Wednesday, August 24, 2016
Sympathy for a foolish young man
Yesterday, when I was out walking, I saw a shrine at the intersection of SE 43rd Avenue and Hawthorne Boulevard.
A teenage pedestrian was hit and killed last Friday afternoon by a car speeding down the center turn lane, westbound, on Hawthorne. Eyewitnesses estimate that the vehicle was traveling upwards of 60 miles per hour in an area rife with pedestrians. The driver of the car, Abdulrahman Noorah, faces manslaughter and other charges. (You can read about it here.)
A young life ended and a grieving family left to pick up the pieces of their shattered existence. A terrible tragedy that will leave the survivors, including the victim's mother who saw the event firsthand, forever scarred.
The shrine, decked with flowers and placards posing impossible questions ("Is your convenience worth a death?"), reminded me of the fragility of life, of how everything can change in the blink of an eye.
And while we all grieve for the victimized family, is it impertinent of me to suggest that there might be another party deserving of sympathy?
I mean the perpetrator.
I mean Abdulrahman Noorah.
Almost certainly, he will go to prison. He is forever cast a villain and outcast.
If he is human enough to care (and the sight of him on the local news, weeping at his arraignment, convinces me that he is), he faces an impossible karmic debt. Even were he to dedicate his life to winning redemption, the odds are long. He can never redress the hurt he has inflicted on his victims. One moment of impetuousness and impatience (Hawthorne Boulevard is interminably congested on Friday afternoons) invoked his doom.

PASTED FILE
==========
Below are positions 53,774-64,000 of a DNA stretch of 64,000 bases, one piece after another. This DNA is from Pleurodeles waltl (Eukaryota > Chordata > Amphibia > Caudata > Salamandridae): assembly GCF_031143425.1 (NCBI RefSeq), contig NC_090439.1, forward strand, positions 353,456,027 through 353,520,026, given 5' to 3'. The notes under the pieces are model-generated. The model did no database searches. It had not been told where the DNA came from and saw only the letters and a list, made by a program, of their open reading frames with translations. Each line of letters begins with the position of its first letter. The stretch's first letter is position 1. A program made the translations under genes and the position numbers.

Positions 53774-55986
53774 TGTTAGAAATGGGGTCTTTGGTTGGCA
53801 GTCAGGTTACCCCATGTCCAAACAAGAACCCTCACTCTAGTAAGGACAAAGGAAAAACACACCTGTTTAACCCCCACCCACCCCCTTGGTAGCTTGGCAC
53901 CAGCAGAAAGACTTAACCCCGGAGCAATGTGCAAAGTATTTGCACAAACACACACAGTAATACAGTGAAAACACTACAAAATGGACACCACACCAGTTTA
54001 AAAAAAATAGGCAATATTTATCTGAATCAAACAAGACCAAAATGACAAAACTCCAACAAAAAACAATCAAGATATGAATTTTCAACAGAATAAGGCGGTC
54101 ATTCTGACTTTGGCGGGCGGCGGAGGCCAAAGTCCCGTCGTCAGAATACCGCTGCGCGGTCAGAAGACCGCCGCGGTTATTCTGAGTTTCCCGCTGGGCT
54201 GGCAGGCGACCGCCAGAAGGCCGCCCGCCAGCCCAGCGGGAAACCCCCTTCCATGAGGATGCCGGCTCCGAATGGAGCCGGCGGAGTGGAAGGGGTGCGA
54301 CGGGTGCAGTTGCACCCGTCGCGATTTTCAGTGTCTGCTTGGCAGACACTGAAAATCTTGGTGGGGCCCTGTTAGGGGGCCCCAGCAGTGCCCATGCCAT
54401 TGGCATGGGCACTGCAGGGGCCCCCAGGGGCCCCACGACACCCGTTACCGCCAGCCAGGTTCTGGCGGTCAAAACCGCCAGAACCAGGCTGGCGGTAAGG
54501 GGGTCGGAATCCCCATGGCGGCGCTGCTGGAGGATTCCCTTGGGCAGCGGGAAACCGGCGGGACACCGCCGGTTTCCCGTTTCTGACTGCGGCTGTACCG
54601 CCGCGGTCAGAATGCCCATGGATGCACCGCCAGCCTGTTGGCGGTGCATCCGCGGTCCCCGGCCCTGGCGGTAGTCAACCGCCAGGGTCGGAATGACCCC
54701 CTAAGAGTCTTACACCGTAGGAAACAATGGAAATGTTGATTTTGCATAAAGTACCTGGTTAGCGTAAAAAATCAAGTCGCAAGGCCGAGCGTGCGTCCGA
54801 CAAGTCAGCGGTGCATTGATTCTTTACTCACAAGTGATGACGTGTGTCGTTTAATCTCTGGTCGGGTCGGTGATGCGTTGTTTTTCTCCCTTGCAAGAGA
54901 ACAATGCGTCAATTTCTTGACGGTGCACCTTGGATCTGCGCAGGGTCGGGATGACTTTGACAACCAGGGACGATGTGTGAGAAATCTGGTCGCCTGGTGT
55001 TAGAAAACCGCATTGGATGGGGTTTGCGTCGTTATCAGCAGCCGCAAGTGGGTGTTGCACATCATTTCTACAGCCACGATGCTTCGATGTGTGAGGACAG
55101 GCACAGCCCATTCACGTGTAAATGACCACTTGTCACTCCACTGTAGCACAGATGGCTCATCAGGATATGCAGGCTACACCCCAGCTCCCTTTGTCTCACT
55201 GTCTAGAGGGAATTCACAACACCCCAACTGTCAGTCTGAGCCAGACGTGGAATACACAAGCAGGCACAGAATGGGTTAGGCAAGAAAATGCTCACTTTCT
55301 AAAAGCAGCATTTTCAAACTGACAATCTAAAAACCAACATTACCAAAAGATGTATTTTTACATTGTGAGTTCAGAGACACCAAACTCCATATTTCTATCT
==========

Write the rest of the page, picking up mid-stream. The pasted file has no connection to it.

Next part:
It's a terrible fate, made all the more terrible by the fact that it is utterly just. By our human reckoning, Noorah deserves opprobrium.
But here's the thing. I don't believe he meant to harm anyone with his reckless behavior. Rather, I see him as a foolish young man who made an astoundingly bad decision. When I recall my own youth, enraptured, as I was, with myself, with my priorities, with my desires, I can see how easily I might have shared his fate.
At 20 years of age, Noorah is saddled with a debt for which he must atone. Years from now, he will undoubtedly remember his foolish decision last Friday, and wish with all his being that he had had more wisdom in that fateful moment. To live one's life like that would be an unspeakable horror.
I hope my words won't be interpreted as lacking in sympathy for the victim and her family. But I can't help but remember those times in my life where my own bad decisions have earned me the condemnation of the people around me. It's a lonely and terrible place to be. And it is where Noorah has placed himself, irretrievably, for the rest of his days.